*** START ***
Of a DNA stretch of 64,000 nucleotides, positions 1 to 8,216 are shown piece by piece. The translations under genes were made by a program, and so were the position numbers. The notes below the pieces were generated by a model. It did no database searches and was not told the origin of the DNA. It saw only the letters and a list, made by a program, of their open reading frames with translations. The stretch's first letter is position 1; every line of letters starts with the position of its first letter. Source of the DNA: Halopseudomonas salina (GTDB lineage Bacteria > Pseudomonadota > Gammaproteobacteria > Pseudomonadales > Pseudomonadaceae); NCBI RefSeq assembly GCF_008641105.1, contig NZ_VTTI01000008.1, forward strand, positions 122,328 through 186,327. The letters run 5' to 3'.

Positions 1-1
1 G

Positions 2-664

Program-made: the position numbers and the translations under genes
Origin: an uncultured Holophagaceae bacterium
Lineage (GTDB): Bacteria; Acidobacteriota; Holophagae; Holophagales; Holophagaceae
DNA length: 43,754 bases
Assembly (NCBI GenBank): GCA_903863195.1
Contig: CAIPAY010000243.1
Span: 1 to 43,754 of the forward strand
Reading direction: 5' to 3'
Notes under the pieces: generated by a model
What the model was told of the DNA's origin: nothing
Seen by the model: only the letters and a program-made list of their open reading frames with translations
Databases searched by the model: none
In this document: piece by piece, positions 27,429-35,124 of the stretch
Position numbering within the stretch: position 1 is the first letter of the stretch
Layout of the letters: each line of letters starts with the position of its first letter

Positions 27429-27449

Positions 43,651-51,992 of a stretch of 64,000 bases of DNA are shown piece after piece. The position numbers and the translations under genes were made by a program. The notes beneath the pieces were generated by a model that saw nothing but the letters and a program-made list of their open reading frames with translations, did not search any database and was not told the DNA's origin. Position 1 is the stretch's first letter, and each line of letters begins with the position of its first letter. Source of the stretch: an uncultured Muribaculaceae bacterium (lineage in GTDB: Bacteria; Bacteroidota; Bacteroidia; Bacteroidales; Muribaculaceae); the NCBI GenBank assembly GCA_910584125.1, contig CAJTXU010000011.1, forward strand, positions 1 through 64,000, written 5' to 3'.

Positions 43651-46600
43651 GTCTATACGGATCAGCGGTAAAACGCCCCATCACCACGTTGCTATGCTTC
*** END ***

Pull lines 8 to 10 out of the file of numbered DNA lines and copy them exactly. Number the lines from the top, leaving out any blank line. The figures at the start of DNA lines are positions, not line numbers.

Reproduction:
DNA length: 43,754 bases
Assembly (NCBI GenBank): GCA_903863195.1
Contig: CAIPAY010000243.1